I Heard the Bells

stockings

This time of year tends to stir something deep within me. A beautiful season of old dead ground washed in white, moonlight dancing in tones of blue across fields. Anticipating the celebration of the birth of God in flesh, the salvation of His beloveds.

:::    I heard the bells on Christmas day
:::    Their old familiar carols play,                  
:::    And wild and sweet the words repeat   
:::    Of peace on earth, good will to men     

But it seems this time of year is also disproportionately scored with deep wounds and the acute ache of grief.

Two dear friends marked the anniversary of the day they gave birth far too soon to babies who would never take a breath on this earth. The third loss for one the fourth the other. Another friend slept in a hospital with her already medically fragile child was now hooked up to wires and observed by doctors; one life altering diagnosis already seemed like too much, but two? Another said goodbye to the first man she loved, the man who raised her and taught her to conquer her fears, and who stood by she and her husband, half a decade earlier, when they said goodbye to their own child. A close friend currently waits for pictures from the adoptive parents of her very first grandchild, knowing it’s what was best, still hurt by the knowing. And still another family prays for a prodigal daughter, bandaging wounds from the leaving, putting up stockings and buying gifts without knowing if they’ll be enjoyed or opened. All of them keenly aware of how incongruent their circumstances feel in a season thick with the promise of hope and joy.

:::    I thought how, as the day had come,
:::    The belfries of all Christendom
:::    Had rolled along th’ unbroken song
:::    Of Peace on earth, good will to men

It was a Sunday morning, and I was sitting on the floor of my daughter’s room, holding her while she told me with clenched fists and in between sobs how her whole body has been tired for weeks. How it’s not just her legs or the end of long days anymore but sometimes getting out of bed in the morning is difficult. How the heavy blankets that keep her small body warm also make it difficult to roll over at night. That her head feels heavier than it used to, and her neck needs a break more often. That she slouches because her muscles can’t support her sitting upright for a whole day anymore. That she’s sad and angry that her condition is getting worse and she wants me to make it stop.

I held her and thought about what it would be like to be emotionally filleted, and sad, and angry, and wanting answers, and trapped in a failing body, and eleven years old.

I wanted to make it better right then. With every ounce of me I wanted to say something beautiful or do something to make it stop for her. But I knew I couldn’t. I just told her I was sorry, so sorry, that this was happening, that I love her, and that God loves so, so deeply, and he hurts with her too.

:::    And in despair I bowed my head
:::    “There is no peace on earth,” I said,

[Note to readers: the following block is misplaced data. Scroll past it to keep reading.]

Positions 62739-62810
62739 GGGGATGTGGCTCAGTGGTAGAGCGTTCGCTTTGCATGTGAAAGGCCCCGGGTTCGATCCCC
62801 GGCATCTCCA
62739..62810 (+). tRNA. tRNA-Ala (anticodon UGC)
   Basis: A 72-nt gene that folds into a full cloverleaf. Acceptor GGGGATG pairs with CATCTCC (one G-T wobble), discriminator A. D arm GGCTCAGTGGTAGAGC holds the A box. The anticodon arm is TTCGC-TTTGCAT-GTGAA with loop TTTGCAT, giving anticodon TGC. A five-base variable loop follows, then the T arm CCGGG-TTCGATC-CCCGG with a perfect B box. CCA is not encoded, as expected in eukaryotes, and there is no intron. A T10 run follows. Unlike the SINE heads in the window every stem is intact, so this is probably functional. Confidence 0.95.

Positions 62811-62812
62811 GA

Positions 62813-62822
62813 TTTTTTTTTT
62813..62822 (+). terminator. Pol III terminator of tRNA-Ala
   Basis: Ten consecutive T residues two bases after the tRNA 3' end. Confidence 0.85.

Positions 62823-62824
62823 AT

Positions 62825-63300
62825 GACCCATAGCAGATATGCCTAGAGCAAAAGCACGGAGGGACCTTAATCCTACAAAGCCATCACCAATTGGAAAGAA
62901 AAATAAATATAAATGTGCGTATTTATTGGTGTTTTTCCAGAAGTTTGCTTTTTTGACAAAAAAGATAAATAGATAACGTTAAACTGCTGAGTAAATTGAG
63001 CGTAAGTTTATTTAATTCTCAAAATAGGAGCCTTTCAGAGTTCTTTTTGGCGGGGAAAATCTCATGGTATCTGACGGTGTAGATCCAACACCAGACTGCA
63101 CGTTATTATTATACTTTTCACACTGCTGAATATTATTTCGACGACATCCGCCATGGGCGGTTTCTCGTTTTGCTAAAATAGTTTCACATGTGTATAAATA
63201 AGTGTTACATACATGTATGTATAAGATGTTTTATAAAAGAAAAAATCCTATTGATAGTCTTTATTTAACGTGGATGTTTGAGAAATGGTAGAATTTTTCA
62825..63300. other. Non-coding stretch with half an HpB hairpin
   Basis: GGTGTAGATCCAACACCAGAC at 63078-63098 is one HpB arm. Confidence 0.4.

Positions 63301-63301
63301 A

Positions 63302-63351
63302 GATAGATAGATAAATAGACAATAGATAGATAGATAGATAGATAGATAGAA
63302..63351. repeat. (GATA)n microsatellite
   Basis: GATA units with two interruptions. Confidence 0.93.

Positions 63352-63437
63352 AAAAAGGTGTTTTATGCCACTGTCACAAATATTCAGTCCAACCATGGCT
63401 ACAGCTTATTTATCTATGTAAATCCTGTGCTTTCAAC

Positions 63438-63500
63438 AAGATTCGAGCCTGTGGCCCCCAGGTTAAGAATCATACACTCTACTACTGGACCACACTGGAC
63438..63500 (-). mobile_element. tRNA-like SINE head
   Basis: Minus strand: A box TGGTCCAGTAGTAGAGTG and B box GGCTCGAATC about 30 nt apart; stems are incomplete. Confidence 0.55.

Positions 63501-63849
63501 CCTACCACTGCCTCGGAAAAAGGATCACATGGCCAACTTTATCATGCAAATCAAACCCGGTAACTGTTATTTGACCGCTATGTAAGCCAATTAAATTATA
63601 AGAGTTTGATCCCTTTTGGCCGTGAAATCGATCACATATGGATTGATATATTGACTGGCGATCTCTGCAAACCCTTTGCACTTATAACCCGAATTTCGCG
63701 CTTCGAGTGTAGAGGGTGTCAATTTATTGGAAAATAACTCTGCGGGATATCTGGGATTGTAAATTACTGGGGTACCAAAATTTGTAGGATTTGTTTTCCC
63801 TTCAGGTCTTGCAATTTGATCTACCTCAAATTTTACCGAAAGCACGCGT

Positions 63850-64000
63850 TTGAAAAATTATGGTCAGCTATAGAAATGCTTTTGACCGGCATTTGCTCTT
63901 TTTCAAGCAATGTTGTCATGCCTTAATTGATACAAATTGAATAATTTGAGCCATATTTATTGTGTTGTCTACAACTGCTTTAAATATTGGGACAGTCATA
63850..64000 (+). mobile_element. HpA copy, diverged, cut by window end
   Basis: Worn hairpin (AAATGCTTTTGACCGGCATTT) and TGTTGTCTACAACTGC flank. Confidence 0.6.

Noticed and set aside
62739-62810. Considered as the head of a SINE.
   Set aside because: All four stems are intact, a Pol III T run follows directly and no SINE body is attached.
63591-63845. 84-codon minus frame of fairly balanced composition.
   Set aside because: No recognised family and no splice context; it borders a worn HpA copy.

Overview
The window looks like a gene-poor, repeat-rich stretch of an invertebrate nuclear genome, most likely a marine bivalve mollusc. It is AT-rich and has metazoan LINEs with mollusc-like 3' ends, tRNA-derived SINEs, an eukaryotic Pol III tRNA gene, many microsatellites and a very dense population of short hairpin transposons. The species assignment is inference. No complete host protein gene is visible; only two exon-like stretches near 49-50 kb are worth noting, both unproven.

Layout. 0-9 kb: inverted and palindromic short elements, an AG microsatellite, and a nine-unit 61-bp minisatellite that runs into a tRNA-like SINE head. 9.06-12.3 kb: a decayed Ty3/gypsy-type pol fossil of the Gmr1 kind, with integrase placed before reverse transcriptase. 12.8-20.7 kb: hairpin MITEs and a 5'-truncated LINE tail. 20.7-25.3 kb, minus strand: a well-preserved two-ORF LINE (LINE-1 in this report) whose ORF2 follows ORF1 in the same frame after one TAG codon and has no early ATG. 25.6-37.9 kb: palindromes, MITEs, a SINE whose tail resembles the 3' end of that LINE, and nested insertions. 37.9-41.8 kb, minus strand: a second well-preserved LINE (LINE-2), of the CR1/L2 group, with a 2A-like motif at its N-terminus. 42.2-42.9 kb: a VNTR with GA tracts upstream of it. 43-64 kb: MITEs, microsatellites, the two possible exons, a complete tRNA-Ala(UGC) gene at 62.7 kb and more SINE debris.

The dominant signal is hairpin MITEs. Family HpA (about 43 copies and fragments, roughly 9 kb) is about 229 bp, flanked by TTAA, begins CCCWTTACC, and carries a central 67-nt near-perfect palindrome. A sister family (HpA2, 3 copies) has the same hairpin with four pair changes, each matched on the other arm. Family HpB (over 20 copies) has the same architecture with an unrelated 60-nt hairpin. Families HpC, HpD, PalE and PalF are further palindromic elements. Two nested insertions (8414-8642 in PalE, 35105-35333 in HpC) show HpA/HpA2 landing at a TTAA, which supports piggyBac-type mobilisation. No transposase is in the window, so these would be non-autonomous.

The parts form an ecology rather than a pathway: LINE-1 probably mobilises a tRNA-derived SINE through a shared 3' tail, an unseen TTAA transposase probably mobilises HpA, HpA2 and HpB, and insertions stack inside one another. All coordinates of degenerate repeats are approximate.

:::    “For hate is strong and mocks the song
:::    Of peace on earth, good will to men.”

And an hour later there we were, positioned in the back at church. She sat reclined in her power chair, eyes still puffy and red. I glanced over and smiled at the sight of her wild and soft curls. A quiet glimpse of her defiant and loving spirit.

Before I even realized it, our pastor was speaking directly into our mess. I can’t help but love it when God does that. When he prepares a way long before you even realize one is needed. How he does it in a way you could never do on your own. How nothing I could have said to my daughter while she sat crumpled on her floor even compared to what God would speak into her heart and my mama heart that morning. How all things, all of them, work for His good.

:::    Then pealed the bells more loud and deep:
:::    “God is not dead, nor doth He sleep;
:::    The wrong shall fail, the right prevail
:::    With peace on earth, good will to men.

So, we sat together and she looked up every verse and read them and followed along with the sermon. And we talked later about what was said; that hope is trust in the promises and character of God and not our circumstances, and how God invades the mess – our mess , that there is hope because Jesus Christ is with us and because our sins are forgiven.

:::    Till ringing, singing on its way
:::    The world revolved from night to day,
:::    A voice, a chime, a chant sublime
:::    Of peace on earth, good will to men.

When there is no sight to the end of pain and wondering if He is even listening, He carefully leads with one hand and carves a path through the wrong with the other. During long, sleepless nights of asking, “why?” He steadily revolves the world from night to day. When the outlook of our world is blanketed in the confusion of conflict, He offers a place of deep, abiding peace.

Our hope is in the unchanging promise, the gift of God in flesh, the beginning of making our relationship right. And that means he’s there in places that should have been. And he’s there in the waiting and the uncertainty. He’s there for the celebration and deep hurt and memories. He’s in the complicated and the sting of unconditional. And he awaits with joy to celebrate the wanderer.

He is a good God. A good Father. Adonai. He makes a way for those who love Him when it seems like there is none. While you’re running toward freedom, he’s preparing to part waters. While you’re wandering in what feels like a desert he’s often providing a shield from the hot sun and warmth and protection at night. When you feel like you’re running in circles, he’s bringing down walls.

While you were not even yet born, he was making a way to Heaven.

:::    A voice, a chime, a chant sublime
:::    Of peace on earth, good will to men.

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